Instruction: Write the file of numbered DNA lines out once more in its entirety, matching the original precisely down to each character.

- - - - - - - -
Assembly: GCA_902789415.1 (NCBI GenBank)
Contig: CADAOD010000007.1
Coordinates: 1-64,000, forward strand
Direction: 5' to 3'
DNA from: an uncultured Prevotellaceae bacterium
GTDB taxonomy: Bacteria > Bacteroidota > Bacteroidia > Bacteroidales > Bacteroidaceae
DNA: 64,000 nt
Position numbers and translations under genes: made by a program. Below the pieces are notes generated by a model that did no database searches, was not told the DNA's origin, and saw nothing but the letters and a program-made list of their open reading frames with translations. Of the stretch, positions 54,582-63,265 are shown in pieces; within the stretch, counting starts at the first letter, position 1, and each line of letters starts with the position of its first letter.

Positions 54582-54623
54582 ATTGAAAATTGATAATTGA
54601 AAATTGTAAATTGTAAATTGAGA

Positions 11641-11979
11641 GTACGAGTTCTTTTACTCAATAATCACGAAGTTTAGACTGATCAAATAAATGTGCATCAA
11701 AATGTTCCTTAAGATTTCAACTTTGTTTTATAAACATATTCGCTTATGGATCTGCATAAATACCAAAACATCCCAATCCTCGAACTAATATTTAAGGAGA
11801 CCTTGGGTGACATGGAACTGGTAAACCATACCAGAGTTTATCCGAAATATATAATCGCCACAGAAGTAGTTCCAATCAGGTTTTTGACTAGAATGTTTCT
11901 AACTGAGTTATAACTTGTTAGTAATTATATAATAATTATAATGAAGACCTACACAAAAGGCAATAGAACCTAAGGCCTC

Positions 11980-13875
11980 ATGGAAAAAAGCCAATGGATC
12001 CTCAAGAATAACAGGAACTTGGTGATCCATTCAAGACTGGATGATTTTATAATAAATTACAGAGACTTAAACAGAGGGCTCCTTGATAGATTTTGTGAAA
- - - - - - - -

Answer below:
Assembly: GCA_902789415.1 (NCBI GenBank)
Contig: CADAOD010000007.1
Coordinates: 1-64,000, forward strand
Direction: 5' to 3'
DNA from: an uncultured Prevotellaceae bacterium
GTDB taxonomy: Bacteria > Bacteroidota > Bacteroidia > Bacteroidales > Bacteroidaceae
DNA: 64,000 nt
Position numbers and translations under genes: made by a program. Below the pieces are notes generated by a model that did no database searches, was not told the DNA's origin, and saw nothing but the letters and a program-made list of their open reading frames with translations. Of the stretch, positions 54,582-63,265 are shown in pieces; within the stretch, counting starts at the first letter, position 1, and each line of letters starts with the position of its first letter.

Positions 54582-54623
54582 ATTGAAAATTGATAATTGA
54601 AAATTGTAAATTGTAAATTGAGA

Positions 11641-11979
11641 GTACGAGTTCTTTTACTCAATAATCACGAAGTTTAGACTGATCAAATAAATGTGCATCAA
11701 AATGTTCCTTAAGATTTCAACTTTGTTTTATAAACATATTCGCTTATGGATCTGCATAAATACCAAAACATCCCAATCCTCGAACTAATATTTAAGGAGA
11801 CCTTGGGTGACATGGAACTGGTAAACCATACCAGAGTTTATCCGAAATATATAATCGCCACAGAAGTAGTTCCAATCAGGTTTTTGACTAGAATGTTTCT
11901 AACTGAGTTATAACTTGTTAGTAATTATATAATAATTATAATGAAGACCTACACAAAAGGCAATAGAACCTAAGGCCTC

Positions 11980-13875
11980 ATGGAAAAAAGCCAATGGATC
12001 CTCAAGAATAACAGGAACTTGGTGATCCATTCAAGACTGGATGATTTTATAATAAATTACAGAGACTTAAACAGAGGGCTCCTTGATAGATTTTGTGAAA